Check out the video, as Rosaforte says Woods received rave reviews from instructor Claude Harmon. 

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Stock Watch: Spieth searching for putting form

By Ryan LavnerJanuary 16, 2018, 1:50 pm

Each week on GolfChannel.com, we’ll examine which players’ stocks and trends are rising and falling in the world of golf.

RISING

Patton Kizzire (+8%): By today’s accelerated standards, he’s a late bloomer, having reached the Tour at age 29. Well, he seems right at home now, with two wins in his last four starts.

Rory (+7%): Coming off the longest break of his career, McIlroy should have no excuses this year. He’s healthy. Focused. Motivated. It’s go time.

Chris Paisley (+5%): The best part about his breakthrough European Tour title that netted him $192,000? With his wife, Keri, on the bag, he doesn’t have to cut 10 percent to his caddie – she gets the whole thing.

Brooke Henderson (+3%): A seventh-place finish at the Diamond Resorts Invitational doesn’t sound like much for a five-time winner, but this came against the men – on a cold, wet, windy, 6,700-yard track. She might be the most fun player to watch on the LPGA. 

New European Ryder Cuppers (+2%): In something of a Ryder Cup dress rehearsal, newcomers Tommy Fleetwood and Tyrrell Hatton each went undefeated in leading Europe to a come-from-behind victory at the EurAsia Cup. The competition come September will be, um, a bit stiffer.



FALLING

Jordan’s putting (-1%): You can sense his frustration in interviews, and why not? In two starts he leads the Tour in greens in regulation … and ranks 201st (!) in putting. Here’s guessing he doesn’t finish the year there.

Brian Harman’s 2018 Sundays (-2%): The diminutive left-hander now has five consecutive top-10s, and he’s rocketing up the Ryder Cup standings, but you can’t help but wonder how much better the start to his year might have been. In the final pairing each of the past two weeks, he’s a combined 1 under in those rounds and wasn’t much of a factor.

Tom Hoge (-3%): Leading by one and on the brink of a life-changing victory – he hadn’t been able to keep his card each of the past three years – Hoge made an absolute mess of the 16th, taking double bogey despite having just 156 yards for his approach. At least now he’s on track to make the playoffs for the first time.

Predicting James Hahn’s form (-4%): OK, we give up: He’d gone 17 events without a top-15 before his win at Riviera; 12 before his win at Quail Hollow; and seven before he lost on the sixth playoff hole at Waialae. The margins between mediocre play and winning apparently are THAT small.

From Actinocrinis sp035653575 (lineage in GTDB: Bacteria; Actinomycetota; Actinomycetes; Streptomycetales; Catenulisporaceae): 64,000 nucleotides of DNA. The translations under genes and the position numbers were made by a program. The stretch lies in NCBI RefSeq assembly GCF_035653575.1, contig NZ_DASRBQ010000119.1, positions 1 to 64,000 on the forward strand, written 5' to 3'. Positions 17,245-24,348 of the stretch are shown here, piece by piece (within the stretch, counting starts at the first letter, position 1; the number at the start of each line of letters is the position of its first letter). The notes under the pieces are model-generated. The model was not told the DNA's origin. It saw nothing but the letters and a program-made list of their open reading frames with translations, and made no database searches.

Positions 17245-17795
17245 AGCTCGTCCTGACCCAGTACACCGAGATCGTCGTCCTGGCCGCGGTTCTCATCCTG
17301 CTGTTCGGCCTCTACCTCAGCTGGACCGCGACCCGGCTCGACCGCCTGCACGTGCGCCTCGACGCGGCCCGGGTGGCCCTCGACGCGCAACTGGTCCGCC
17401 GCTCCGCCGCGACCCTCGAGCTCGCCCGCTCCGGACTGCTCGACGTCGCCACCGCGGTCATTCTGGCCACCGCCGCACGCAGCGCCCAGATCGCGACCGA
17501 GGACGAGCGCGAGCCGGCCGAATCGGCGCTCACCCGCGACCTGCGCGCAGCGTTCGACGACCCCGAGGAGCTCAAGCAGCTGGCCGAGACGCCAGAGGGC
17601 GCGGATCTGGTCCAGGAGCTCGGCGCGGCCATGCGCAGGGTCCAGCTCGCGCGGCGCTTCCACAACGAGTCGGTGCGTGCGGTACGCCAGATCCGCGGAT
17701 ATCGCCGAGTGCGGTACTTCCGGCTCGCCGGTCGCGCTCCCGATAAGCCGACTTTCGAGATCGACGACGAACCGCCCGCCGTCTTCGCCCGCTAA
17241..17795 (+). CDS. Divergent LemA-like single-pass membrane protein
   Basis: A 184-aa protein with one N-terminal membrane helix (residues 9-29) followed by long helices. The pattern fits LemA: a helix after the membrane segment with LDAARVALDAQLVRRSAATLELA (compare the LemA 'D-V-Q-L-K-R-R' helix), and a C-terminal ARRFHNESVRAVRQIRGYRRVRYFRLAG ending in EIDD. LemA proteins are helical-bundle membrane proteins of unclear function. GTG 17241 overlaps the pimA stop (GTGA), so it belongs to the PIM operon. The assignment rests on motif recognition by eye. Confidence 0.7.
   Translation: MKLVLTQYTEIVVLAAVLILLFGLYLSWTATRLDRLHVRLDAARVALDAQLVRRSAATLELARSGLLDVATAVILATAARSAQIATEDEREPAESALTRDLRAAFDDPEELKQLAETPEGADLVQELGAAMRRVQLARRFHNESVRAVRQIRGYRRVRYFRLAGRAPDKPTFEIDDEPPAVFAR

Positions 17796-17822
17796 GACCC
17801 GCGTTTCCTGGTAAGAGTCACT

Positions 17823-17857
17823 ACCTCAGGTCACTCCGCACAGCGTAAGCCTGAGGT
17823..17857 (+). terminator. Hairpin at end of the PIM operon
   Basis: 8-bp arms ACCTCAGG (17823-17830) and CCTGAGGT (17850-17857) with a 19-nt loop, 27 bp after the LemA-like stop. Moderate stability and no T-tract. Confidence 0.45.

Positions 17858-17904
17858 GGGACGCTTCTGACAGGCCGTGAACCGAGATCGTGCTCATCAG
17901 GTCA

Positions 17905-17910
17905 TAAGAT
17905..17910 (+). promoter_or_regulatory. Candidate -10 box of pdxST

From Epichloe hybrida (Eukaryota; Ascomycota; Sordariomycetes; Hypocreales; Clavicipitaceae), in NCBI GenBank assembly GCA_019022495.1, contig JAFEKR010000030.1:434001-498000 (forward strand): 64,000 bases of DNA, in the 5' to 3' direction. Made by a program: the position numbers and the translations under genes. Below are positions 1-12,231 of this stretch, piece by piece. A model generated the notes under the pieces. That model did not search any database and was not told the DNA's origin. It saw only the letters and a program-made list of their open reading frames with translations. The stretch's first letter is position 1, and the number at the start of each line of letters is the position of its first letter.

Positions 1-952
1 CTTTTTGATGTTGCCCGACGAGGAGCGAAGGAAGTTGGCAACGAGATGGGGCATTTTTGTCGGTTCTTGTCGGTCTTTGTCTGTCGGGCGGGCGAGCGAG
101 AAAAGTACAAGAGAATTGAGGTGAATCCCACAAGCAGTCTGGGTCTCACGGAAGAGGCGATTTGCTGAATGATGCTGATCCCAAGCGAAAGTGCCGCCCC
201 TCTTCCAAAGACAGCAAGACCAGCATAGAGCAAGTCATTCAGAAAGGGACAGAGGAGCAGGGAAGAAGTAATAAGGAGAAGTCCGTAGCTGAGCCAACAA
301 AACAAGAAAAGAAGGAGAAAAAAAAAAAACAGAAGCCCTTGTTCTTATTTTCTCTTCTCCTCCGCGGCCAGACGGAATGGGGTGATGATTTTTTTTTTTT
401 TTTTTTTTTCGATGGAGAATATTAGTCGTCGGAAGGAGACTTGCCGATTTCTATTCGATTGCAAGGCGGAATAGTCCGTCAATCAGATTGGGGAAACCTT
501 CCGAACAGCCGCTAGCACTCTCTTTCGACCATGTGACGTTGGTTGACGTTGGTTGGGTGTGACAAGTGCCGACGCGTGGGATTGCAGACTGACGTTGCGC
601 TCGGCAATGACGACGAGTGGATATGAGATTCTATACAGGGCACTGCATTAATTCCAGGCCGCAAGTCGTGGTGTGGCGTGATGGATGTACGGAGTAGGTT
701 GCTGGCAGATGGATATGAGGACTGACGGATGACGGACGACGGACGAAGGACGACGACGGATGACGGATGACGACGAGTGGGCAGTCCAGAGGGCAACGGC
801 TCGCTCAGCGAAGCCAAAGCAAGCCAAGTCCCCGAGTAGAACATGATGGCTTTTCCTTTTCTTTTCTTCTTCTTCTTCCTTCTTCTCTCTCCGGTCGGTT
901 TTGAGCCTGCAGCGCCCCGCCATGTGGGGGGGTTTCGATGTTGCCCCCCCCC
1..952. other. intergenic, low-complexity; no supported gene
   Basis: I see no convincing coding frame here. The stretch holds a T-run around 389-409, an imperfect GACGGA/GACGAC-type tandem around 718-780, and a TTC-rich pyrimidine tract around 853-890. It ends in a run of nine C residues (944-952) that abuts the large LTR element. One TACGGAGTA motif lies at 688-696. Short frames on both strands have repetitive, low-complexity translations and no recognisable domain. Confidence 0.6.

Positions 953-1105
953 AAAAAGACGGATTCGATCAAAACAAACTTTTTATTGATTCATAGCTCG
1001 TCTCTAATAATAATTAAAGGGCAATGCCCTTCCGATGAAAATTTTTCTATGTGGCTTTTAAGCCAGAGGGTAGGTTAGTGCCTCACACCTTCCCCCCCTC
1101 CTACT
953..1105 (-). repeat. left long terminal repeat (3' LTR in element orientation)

Barnrat (-5%): Coming in hot with four consecutive top-10s, and one of only two team members ranked inside the top 50 in the world, Kiradech Aphibarnrat didn’t show up at the EurAsia Cup, going 0-3 for the week. In hindsight, the Asian team had no chance without his contributions. 

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Langer not playing to pass Irwin, but he just might

By Tim RosaforteJanuary 16, 2018, 1:40 pm

Bernhard Langer goes back out on tour this week to chase down more than Hale Irwin’s PGA Tour Champions record of 45 career victories. His chase is against himself.

“I’m not playing to beat Hale Irwin’s record,” Langer told me before heading to Hawaii to defend his title at the Mitsubishi Electric Championship at Hualalai. “I play golf to play the best I can, to be a good role model, and to enjoy a few more years that are left.”

Langer turned 60 on Aug. 27 and was presented a massage chair by his family as a birthday gift. Instead of reclining (which he does to watch golf and football), he won three more times to close out a seven-win campaign that included three major championships. A year prior, coming off a four-victory season, Langer told me after winning his fourth Charles Schwab Cup that surpassing Irwin’s record was possible but not probable. With 36 career victories and 11 in his last two years, he has changed his tone to making up the nine-tournament difference as “probable.”

“If I could continue a few more years on that ratio, I could get close or pass him,” Langer told me from his home in Boca Raton, Fla. “It will get harder. I’m 60 now. It’s a big challenge but I don’t shy away from challenges.”


Bernhard Langer, Hale Irwin at the 1991 Ryder Cup (Getty Images)


Langer spent his off-season playing the PNC Father/Son, taking his family on a ski vacation at Big Sky in Yellowstone, Montana, and to New York for New Year’s. He ranks himself as a scratch skier, having skied since he was four years old in Germany. The risk of injury is worth it, considering how much he loves “the scenery, the gravity and the speed.”

Since returning from New York, Langer has immersed himself into preparing for the 2018 season. Swing coach Willy Hoffman, who he has worked with since his boyhood days as an as assistant pro in Germany, flew to Florida for their 43rd year of training.

“He’s a straight shooter,” Hoffman told me. “He says, 'Willy, every hour is an hour off my life and we have 24 hours every day.'"

As for Irwin, they have maintained a respectful relationship that goes back to their deciding singles match in the 1991 Ryder Cup. Last year they were brought back to Kiawah Island for a corporate appearance where they reminisced and shared the thought that nobody should ever have to bear what Langer went through, missing a 6-footer on the 18th green. That was 27 years ago. Both are in the Hall of Fame.

"I enjoy hanging out with Hale," Langer says.

Langer’s chase of Irwin’s record is not going to change their legacies. As Hoffman pointed out, “Yes, (Bernhard) is a rich man compared to his younger days. He had no money, no nothing. But today you don’t feel a difference when you talk to him. He’s always on the ground.”